Impacts of Fertilization on Soil Properties in Loblolly Pine Plantations in the Southeastern United States
Tacilla Villanueva, Antonio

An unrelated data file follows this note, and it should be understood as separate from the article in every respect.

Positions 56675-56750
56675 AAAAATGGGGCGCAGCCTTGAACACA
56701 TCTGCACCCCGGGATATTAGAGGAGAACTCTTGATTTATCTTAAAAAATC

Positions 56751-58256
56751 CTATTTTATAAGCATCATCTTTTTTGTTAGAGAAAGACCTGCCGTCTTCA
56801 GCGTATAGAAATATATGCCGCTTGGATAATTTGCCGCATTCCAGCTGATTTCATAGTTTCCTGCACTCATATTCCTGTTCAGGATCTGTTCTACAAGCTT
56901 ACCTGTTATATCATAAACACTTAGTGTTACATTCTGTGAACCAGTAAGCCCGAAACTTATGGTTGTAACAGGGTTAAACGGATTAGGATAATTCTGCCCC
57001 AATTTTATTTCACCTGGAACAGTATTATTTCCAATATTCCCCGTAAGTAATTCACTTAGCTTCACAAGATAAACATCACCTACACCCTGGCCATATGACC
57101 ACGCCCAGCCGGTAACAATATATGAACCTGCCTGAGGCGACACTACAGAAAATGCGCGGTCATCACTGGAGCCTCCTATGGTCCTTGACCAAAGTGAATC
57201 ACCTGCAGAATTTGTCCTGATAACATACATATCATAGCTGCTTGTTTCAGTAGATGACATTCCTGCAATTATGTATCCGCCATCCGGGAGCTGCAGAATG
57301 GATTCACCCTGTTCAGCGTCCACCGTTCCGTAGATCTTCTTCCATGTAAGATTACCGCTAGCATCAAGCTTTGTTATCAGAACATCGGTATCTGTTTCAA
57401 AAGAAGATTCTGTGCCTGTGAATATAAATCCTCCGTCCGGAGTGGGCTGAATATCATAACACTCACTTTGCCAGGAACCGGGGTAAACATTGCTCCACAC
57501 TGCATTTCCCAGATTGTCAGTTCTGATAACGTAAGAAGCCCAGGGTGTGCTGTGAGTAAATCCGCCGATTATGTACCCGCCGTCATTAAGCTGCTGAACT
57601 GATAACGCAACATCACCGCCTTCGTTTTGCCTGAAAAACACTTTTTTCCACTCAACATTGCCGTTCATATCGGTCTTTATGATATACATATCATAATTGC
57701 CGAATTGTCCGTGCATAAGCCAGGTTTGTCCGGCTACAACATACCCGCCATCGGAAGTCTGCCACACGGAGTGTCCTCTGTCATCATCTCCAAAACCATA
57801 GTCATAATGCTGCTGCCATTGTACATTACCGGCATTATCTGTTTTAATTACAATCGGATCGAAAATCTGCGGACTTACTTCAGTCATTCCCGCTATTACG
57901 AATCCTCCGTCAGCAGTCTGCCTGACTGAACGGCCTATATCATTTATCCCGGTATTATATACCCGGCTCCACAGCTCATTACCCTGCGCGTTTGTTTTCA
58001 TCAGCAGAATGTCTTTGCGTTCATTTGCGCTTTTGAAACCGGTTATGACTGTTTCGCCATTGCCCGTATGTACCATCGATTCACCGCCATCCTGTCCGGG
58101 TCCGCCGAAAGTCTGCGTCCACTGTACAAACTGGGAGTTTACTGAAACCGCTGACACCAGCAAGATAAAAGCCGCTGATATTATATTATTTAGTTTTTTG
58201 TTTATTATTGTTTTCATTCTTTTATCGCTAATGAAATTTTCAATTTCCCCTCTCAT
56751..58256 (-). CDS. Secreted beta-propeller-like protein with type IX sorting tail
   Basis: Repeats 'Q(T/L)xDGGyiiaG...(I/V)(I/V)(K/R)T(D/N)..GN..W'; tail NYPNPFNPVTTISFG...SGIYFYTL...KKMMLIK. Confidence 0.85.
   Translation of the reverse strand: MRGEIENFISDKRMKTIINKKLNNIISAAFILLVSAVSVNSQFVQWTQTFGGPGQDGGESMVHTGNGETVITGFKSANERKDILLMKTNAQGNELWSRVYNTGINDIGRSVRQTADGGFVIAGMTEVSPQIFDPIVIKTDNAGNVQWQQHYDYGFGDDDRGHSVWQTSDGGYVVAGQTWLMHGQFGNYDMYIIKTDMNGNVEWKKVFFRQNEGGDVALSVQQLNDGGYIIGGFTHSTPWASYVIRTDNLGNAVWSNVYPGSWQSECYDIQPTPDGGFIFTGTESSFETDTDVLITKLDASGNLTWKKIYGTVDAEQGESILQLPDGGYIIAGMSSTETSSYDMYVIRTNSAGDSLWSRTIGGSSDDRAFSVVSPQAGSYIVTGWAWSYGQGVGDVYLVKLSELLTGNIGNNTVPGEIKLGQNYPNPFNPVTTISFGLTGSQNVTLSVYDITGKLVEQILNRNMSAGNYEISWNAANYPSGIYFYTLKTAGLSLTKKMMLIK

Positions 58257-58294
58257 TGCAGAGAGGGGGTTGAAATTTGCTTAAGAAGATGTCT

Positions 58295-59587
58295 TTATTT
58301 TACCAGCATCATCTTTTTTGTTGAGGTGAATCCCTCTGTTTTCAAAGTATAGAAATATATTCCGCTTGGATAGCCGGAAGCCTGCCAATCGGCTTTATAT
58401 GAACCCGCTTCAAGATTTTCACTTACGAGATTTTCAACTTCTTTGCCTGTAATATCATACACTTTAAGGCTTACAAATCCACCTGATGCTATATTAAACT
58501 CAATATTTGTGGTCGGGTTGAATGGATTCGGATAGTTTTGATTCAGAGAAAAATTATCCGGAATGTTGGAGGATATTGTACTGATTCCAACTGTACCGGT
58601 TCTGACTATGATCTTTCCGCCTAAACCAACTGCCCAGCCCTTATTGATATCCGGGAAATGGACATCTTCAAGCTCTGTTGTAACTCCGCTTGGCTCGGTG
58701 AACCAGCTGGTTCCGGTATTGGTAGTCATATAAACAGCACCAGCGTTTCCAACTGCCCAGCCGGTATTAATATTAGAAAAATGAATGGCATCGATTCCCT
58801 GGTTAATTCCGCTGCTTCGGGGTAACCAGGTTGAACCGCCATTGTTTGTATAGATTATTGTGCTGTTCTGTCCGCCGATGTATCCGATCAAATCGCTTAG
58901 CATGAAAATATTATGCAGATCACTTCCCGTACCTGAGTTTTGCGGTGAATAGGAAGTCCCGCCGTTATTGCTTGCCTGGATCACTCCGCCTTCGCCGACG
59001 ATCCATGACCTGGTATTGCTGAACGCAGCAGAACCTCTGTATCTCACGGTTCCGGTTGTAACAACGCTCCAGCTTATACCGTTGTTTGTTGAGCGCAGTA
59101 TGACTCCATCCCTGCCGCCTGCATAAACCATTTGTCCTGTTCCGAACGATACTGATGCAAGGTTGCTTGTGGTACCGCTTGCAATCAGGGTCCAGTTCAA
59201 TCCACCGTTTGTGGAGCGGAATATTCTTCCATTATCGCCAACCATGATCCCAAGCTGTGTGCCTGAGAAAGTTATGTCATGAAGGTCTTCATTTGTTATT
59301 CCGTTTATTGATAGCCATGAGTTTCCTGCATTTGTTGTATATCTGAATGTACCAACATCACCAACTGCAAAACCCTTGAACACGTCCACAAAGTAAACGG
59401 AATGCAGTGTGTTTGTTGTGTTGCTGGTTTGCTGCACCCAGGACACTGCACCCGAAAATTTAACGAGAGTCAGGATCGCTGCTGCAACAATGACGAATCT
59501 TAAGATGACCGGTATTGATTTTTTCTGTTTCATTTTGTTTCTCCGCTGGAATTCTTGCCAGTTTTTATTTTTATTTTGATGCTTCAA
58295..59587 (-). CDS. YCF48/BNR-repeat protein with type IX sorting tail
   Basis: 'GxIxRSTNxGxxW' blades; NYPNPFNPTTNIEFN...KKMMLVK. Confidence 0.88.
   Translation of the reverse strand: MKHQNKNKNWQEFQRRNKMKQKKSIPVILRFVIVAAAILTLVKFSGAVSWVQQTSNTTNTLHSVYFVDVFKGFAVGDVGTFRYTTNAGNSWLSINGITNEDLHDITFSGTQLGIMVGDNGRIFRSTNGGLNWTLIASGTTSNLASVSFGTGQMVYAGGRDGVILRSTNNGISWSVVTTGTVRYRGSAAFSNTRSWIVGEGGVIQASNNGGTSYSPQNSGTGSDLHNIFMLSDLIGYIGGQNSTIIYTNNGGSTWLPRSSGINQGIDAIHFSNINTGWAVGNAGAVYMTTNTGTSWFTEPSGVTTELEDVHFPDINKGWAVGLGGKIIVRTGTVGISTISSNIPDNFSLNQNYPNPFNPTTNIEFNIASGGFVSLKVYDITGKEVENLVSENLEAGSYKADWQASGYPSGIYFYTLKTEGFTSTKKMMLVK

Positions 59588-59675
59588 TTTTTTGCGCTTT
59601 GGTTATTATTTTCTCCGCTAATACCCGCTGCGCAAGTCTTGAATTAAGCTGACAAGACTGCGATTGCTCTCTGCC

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We examined the effects of periodic nitrogen (N) and phosphorus (P) fertilizer applications on the O horizon and mineral soil in loblolly pine (Pinus taeda L.) plantations over a 12-year period. To accomplish this, we used 9 experimental sites located across the south, which were grouped using the CRIFF Classification System. Group 1�"CRIFF A, B (poorly-drained Ultisols); group 2�"CRIFF C, D, G (sandy Spodosols and Entisols); and group 3�"CRIFF E, F (well-drained Ultisols). Fertilization rates were 135, 202, and 269 kg N ha-1 at 4 years application frequency. This resulted in a cumulative N application rate of 540, 808, and 1076 kg ha-1. P was added at 10% of the N rate. Fertilization increased the mass, N content, and P content of the O horizon in all soil groups. Fertilization did not impact mineral soil N. No significant increases in total N trends were observed to a depth of 1 m. Likewise, total inorganic N (NH4+ + NO3-) was not affected by fertilization. These results suggest that N fertilization will have little effect on long-term soil N availability regardless of soil types. In contrast, fertilization increased extractable P in soil CRIFF groups 1, 2, and 3 by 26, 60, and 4 kg P ha-1 respectively suggesting potential for long-term soil P availability and site quality improvement. However, the low extractable P in soil group 3 implies additional fertilization with P for the next rotation for sites included into this soil group.
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